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01-12-2018 | Research | Uitgave 1/2018 Open Access

Journal of Foot and Ankle Research 1/2018

Management of peripheral arterial disease in diabetes: a national survey of podiatry practice in the United Kingdom

Journal of Foot and Ankle Research > Uitgave 1/2018
Pasha Normahani, Chira Mustafa, Nigel J. Standfield, Claire Duguid, Martin Fox, Usman Jaffer
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Electronic supplementary material

The online version of this article (https://​doi.​org/​10.​1186/​s13047-018-0270-5) contains supplementary material, which is available to authorized users.



We aimed to investigate podiatry practice in diagnosing peripheral arterial disease (PAD) in diabetes, decision making once PAD is suspected and limitations of referral pathways.


A survey, comprising 26 questions was distributed to podiatrists across the UK via mailing lists of collaborating organizations including the College of Podiatry (UK). Response rates were estimated based on NHS workforce data. Analysis of responses from the open-ended questions was performed using inductive content analysis.


Data from 283 respondents were analyzed. Response rate for all NHS podiatrists across the UK was estimated to be 6%. For the detection of arterial disease only 18.8% (n = 49/260) of participants reported using a full combination of history, pulse palpation, Doppler and ABPI assessment. Self-reported confidence in detecting arterial disease was highest amongst podiatrists who felt they had received adequate training compared to podiatrists who felt they had not (median 85 (IQR 75–90) vs 67 (50–77), respectively; p < 0.001) as well as those who see > 20 diabetic patients per week compared to those who see < 20 (median 80 (IQR 70–90) vs 72 (60–82.8), respectively; p < 0.001). Over one third of respondents (35.8%, n = 93/260) were aware of missed cases of PAD in the past year and 17.5% (n = 38/217) believed that this resulted in an amputation in some cases.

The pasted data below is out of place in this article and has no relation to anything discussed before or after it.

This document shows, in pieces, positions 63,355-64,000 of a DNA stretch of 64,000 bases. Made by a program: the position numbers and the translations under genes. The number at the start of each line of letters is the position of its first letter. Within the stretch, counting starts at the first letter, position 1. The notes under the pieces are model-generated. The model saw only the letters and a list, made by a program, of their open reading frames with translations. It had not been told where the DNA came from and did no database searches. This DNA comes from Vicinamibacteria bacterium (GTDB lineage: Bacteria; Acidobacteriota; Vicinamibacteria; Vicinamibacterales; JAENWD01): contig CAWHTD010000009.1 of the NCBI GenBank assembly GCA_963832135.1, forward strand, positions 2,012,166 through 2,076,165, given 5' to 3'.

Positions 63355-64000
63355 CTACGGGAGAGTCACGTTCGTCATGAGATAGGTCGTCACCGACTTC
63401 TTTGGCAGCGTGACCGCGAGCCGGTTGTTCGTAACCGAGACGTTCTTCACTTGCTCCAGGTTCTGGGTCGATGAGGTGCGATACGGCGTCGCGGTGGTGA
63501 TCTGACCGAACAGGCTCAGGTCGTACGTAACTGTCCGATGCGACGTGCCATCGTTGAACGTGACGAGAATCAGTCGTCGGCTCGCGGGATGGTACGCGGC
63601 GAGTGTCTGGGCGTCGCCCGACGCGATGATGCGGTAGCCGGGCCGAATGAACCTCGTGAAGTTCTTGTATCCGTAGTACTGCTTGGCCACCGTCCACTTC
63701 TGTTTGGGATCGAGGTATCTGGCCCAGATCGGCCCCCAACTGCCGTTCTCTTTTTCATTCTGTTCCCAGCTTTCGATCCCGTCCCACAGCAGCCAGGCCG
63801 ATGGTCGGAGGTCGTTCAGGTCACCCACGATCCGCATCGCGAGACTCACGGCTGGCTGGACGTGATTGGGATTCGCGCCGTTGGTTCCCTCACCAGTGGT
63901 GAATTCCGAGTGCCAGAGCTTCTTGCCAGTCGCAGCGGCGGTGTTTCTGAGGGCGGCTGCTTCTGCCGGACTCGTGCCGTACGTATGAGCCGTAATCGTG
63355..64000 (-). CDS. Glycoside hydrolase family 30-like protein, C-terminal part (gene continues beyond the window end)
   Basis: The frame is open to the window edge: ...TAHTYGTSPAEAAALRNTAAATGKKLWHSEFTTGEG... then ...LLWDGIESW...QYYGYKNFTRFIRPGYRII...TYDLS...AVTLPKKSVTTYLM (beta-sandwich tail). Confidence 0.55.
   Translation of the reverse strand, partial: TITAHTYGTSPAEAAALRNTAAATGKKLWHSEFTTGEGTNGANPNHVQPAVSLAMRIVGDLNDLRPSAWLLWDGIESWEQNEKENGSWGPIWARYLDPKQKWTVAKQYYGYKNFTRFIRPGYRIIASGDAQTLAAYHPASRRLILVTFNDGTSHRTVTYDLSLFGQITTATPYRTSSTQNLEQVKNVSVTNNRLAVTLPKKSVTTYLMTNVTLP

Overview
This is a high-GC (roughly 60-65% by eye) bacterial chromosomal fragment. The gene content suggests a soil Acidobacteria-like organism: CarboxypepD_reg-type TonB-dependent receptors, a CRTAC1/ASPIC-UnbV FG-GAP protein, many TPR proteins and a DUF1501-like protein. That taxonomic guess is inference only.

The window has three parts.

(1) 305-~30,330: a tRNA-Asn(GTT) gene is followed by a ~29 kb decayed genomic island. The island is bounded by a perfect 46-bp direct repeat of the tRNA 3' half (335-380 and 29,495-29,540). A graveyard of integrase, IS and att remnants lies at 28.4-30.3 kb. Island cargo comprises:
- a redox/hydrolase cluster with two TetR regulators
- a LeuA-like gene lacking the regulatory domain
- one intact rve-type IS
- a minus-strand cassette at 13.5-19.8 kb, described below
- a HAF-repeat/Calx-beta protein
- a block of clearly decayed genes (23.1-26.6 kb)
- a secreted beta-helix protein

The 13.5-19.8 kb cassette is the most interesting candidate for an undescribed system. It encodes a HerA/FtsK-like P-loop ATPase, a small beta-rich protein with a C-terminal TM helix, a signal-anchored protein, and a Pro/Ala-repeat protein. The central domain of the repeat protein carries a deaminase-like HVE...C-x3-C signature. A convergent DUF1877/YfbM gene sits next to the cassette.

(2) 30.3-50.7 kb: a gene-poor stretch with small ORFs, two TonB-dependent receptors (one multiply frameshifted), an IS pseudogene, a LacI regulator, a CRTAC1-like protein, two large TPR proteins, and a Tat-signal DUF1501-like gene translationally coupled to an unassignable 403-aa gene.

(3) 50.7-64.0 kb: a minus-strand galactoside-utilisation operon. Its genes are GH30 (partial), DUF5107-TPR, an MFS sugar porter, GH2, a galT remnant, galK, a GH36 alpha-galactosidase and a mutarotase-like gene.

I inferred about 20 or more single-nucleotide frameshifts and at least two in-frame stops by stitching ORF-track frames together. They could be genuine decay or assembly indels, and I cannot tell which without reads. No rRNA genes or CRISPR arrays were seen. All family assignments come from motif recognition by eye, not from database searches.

The survey highlighted a lack of clarity amongst podiatrists regarding referral guidelines. Additionally, 69% (n = 169/242) reported that their patients had to wait longer than 2-weeks for specialist vascular assessment and 67.6% (n = 54/80) reported similar waits for a Duplex Ultrasound scan. There was a statistically significant variation in DUS waiting time across the UK (X2 (10, N = 80) = 21.59, p = 0.017). Inability to make a direct referral to vascular services and long delays were reported as major limitations of the referral pathway.


We have identified important targets for further investigation and quality improvement.

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